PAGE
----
Yet, what they believe to be their faithful devotion, their proper worship, God dismisses as little more than window dressing. They act as if God should be pleased with their fasting, penitence and prayers, but not only is God not pleased by their religious rituals, God is outraged that they would even entertain such an idea.

Speaking through the prophet Isaiah, God says, "Shout out, do not hold back!" Tell them that for worship to be faithful and true, you must "loose the bonds of injustice...let the oppressed go free...share your bread with the hungry, bring the homeless poor into your house...clothe the naked."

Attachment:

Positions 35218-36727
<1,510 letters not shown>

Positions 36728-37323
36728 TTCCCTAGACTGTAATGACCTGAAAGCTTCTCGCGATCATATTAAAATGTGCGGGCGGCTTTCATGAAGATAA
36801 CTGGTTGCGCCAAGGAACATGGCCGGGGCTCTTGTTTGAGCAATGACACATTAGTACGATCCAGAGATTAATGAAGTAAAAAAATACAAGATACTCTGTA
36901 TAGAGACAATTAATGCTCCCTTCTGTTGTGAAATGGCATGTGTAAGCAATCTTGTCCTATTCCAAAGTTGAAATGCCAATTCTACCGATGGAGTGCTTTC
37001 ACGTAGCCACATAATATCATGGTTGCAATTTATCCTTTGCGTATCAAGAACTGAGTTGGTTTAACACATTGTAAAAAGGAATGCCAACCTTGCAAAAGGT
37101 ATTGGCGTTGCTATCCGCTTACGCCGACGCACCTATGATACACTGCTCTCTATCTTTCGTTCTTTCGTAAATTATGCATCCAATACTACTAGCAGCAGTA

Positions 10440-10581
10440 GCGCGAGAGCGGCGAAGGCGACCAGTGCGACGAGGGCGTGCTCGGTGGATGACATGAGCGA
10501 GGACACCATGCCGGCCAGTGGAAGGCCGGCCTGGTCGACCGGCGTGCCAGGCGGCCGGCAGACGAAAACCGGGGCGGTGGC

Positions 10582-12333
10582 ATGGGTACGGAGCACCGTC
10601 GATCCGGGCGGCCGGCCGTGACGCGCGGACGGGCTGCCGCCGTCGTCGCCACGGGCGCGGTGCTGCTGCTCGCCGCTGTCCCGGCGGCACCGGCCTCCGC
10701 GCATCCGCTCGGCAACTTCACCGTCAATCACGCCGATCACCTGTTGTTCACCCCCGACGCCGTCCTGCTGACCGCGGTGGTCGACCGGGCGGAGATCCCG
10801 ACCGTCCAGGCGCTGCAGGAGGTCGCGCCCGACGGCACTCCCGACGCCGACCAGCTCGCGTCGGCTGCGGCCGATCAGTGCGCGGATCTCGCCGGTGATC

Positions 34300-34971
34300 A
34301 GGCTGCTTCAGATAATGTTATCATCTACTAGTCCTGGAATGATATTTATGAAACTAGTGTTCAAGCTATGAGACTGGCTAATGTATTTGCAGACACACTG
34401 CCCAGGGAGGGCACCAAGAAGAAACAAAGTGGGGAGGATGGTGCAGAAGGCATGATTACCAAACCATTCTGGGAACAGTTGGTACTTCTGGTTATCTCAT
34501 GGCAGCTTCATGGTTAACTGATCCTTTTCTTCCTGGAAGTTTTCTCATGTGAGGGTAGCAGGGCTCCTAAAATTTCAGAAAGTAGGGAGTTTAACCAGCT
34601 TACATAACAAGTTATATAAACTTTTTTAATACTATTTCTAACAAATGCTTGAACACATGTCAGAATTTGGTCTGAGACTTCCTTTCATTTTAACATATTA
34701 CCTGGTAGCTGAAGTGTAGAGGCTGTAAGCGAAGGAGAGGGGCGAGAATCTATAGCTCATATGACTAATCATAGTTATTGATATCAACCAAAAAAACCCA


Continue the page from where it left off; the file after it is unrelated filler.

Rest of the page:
It is quite simple. God is not the least bit moved by our acts of devotion if we are mistreating our neighbor. Our worship is empty if it does not ignite within us a concern for those who are hurting. If our prayers, hymns and sermon only address me and my concerns - if our worship does not also create empathy for others - then it is little more than babble in God's ears.

One hundred and fifty years prior to Isaiah, God spoke similar words through the prophet Amos. God said, "I hate, I despise your festivals, and I take no delight in your solemn assemblies. Even though you offer me your burnt-offerings and grain-offerings, I will not accept them; and the offerings of your fatted animals, I will not look upon. Take away from me the noise of your songs; I will not listen to the melody of your harps. But let justice roll down like waters, and righteousness like an ever-flowing stream." (Amos 5:21-24)